The first thing that catches my eye as I get off the train at Berlin’s central station is a huge poster showing Angela Merkel’s most common gesture known as the “Merkelraute”: a triangle formed by pressing the fingers of both hands firmly together. The slogan on the poster just around the corner says: “Germany’s future is in good hands”.
However, the marchers participating in the Upright Walk would not say so when it comes to the state of (direct) democracy in Germany. Article 20 of the German constitution, the Grundgesetz, clearly stipulates: "The Federal Republic of Germany is a democratic and social federal state. All state authority is derived from the people. It shall be exercised by the people through elections and other votes..." However, direct votes at national level do not exist. In particular, Angela Merkel’s party, the Christian Democrats (CDU), have consistently blocked the introduction of a referendum at national level for more than 60 years.
This is the reason why democracy groups in Germany continue to fight for the introduction of a referendum at national level: During this year’s election, the organisation Mehr Demokratie ran the campaign entitled “Volksentscheid – bundesweit!”. Michael von der Lohe, Director of the Omnibus, initiated “The Upright Walk”. The march, in German “Der Aufrechte Gang”, is based on a historic event: 182 years ago, a group of 600 Swiss farmers had walked to the city of St. Gallen to demand direct democracy and sovereignty of the people for the people. Their plea was successful.
Is Mrs Merkel watching the activists as they gather in front of her seat of power? Germans often refer to the post-modernist building that houses her as the “Bundeswaschmaschine”, the federal washing machine, due to its round windows and its cubic form. We should hope she listens also while Michael von der Lohe holds his speech, just a few minutes after his arrival.
Michael von der Lohe cites Article 20 of Germany’s constitution. He talks about his march, about the people he met along the way and the conversations he has had. He is pretty emotional. I can understand him. He has walked 675 kilometres, from the city of Bochum in the west of Germany to Berlin. He has spent 41 days on the road. After such an effort, arriving at the Bundeskanzleramt must feel like winning the “Tour de France” after the final stage on the Champs Elysée. He tells Mrs Merkel and the new government yet to be formed, that people will keep standing up for direct democracy. The big issues of our time such as climate change could only be solved together.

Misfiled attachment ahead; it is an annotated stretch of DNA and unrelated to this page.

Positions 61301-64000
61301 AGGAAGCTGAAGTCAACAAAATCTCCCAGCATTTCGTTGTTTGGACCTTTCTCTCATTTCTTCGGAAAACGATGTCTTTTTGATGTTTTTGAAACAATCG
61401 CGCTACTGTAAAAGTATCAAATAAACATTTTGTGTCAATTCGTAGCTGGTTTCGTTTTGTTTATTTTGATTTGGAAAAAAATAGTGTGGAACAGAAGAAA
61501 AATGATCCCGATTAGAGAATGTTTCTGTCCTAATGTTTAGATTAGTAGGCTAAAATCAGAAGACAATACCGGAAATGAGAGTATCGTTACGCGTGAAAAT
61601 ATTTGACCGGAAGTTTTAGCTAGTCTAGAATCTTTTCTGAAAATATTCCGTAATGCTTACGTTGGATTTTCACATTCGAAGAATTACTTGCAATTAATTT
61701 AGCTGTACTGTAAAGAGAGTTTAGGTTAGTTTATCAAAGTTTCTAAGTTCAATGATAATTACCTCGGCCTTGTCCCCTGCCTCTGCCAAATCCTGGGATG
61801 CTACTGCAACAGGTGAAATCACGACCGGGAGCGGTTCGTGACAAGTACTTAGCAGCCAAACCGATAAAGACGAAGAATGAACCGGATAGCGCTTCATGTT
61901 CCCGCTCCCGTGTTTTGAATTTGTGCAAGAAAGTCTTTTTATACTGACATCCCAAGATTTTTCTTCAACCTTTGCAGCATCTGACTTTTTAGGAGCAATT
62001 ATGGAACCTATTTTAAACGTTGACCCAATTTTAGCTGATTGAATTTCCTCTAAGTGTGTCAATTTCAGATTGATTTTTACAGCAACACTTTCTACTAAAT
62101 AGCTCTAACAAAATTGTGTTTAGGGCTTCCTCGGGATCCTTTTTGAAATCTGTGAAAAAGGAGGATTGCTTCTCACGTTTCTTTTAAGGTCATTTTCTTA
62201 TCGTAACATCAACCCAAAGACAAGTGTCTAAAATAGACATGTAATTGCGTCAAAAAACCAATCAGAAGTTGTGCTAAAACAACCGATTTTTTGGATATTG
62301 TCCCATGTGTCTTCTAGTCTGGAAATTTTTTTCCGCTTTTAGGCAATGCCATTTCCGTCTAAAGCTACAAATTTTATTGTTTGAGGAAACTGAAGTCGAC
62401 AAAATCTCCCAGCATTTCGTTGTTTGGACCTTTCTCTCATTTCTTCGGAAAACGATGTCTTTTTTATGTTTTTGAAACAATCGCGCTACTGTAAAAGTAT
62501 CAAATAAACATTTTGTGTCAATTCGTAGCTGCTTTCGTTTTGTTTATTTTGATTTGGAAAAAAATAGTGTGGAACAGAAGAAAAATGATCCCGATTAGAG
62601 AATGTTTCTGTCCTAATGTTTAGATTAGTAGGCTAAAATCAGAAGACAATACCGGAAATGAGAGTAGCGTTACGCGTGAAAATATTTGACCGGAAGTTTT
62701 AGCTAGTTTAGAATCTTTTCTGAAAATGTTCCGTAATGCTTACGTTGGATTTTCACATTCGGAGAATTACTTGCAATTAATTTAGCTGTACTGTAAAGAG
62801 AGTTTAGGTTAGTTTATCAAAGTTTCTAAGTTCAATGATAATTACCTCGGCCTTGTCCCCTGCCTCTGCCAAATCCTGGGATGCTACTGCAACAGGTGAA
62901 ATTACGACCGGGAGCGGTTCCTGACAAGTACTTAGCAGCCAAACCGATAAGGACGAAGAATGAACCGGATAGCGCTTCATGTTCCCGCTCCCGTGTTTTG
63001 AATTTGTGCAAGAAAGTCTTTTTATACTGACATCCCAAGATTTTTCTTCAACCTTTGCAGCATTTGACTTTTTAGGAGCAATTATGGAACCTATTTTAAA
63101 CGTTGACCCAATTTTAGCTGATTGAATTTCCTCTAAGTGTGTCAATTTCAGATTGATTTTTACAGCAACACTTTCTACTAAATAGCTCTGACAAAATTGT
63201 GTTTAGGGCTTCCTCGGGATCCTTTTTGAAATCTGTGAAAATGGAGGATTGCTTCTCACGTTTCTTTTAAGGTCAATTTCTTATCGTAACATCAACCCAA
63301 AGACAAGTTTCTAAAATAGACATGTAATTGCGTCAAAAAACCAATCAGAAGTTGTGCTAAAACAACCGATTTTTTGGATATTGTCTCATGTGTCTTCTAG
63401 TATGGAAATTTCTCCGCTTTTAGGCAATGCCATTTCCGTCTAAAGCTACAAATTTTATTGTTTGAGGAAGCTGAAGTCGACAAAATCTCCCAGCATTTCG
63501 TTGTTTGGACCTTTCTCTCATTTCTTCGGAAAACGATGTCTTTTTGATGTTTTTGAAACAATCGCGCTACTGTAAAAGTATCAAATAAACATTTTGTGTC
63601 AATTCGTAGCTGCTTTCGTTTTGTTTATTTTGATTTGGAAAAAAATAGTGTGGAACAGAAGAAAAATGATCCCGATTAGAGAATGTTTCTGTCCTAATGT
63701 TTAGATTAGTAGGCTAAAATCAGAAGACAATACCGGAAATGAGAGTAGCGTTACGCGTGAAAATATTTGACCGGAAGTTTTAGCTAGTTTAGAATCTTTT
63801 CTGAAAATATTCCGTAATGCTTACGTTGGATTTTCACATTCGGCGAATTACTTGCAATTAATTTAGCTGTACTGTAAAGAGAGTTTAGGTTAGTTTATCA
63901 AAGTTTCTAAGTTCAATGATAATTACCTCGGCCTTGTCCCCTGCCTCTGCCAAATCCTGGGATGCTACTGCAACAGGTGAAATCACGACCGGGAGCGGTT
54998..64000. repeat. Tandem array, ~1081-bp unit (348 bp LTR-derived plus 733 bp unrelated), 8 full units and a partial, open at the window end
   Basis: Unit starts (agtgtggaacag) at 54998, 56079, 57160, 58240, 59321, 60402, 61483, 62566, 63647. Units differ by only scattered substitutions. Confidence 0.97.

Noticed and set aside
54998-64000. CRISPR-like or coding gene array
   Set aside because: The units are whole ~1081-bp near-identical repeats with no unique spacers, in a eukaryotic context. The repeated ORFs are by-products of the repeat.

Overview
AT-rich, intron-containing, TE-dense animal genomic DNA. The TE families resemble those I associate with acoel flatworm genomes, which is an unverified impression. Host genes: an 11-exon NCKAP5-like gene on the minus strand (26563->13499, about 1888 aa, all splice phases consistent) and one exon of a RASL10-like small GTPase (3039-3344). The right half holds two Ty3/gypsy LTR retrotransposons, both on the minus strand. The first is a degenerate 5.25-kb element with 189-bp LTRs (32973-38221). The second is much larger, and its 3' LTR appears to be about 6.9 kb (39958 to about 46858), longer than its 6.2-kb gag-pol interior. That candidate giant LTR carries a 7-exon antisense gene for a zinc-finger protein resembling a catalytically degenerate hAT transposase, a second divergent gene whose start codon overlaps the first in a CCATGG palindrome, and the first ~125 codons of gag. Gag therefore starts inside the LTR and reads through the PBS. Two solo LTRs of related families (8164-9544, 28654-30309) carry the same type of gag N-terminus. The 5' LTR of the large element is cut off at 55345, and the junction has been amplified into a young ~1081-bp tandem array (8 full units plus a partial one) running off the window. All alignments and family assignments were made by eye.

After the action, it is time for me to move on to Berlin-Kreuzberg, where Democracy International’s seminar to plan our campaign for a more democratic EU is due to begin that evening.
Re-birth of Europe with a democratic EU convention
A bull made of wood welcomes us, about 15 young people, in the co-working space in Kreuzberg. I am reminded of the ancient myth which says that Zeus brought Europa to Crete in the guise of a bull. Doing so, he gave birth to “Europe”, both as a continent and as a cultural concept. The idea of a democratic EU convention Democracy International wants to campaign for is pretty much the same: Europe is to be recast from the ground up through a long-term assembly composed of citizens, academics, entrepreneurs, politicians and representatives of civil society that will convene to work out a new draft treaty.
Our core demands are that the members of the EU convention are elected democratically and that the convention is accorded with an adequate time frame for serious and thorough deliberation, including proposals from civil society. The draft proposal that the EU convention will elaborate is to be ratified by referenda in all EU member states. You can sign our call for a more democratic EU here.
All Saturday we discuss questions around how to realise our idea of an EU convention and how to design the campaign. We are active and we are pretty creative, the planning will continue in Brussels from 11 to 14 October 2013.
On Sunday, I finally make my way across Berlin to get on the train back home to Cologne. Along the way, I pass loads of people participating in the Berlin marathon. I admire them for their stamina and the discipline it takes to run 42 kilometres in just a couple of hours. Looking at these people, I think of Michael von der Lohe: for him, the “Upright Walk” was also a marathon.
And then it dawns on me: We people are active, we have goals. We want to achieve something. Being “in good hands” is not enough. We will not go away anymore, as Michael von der Lohe had said in his speech.
We want more.
Text and photos by Cora Pfafferott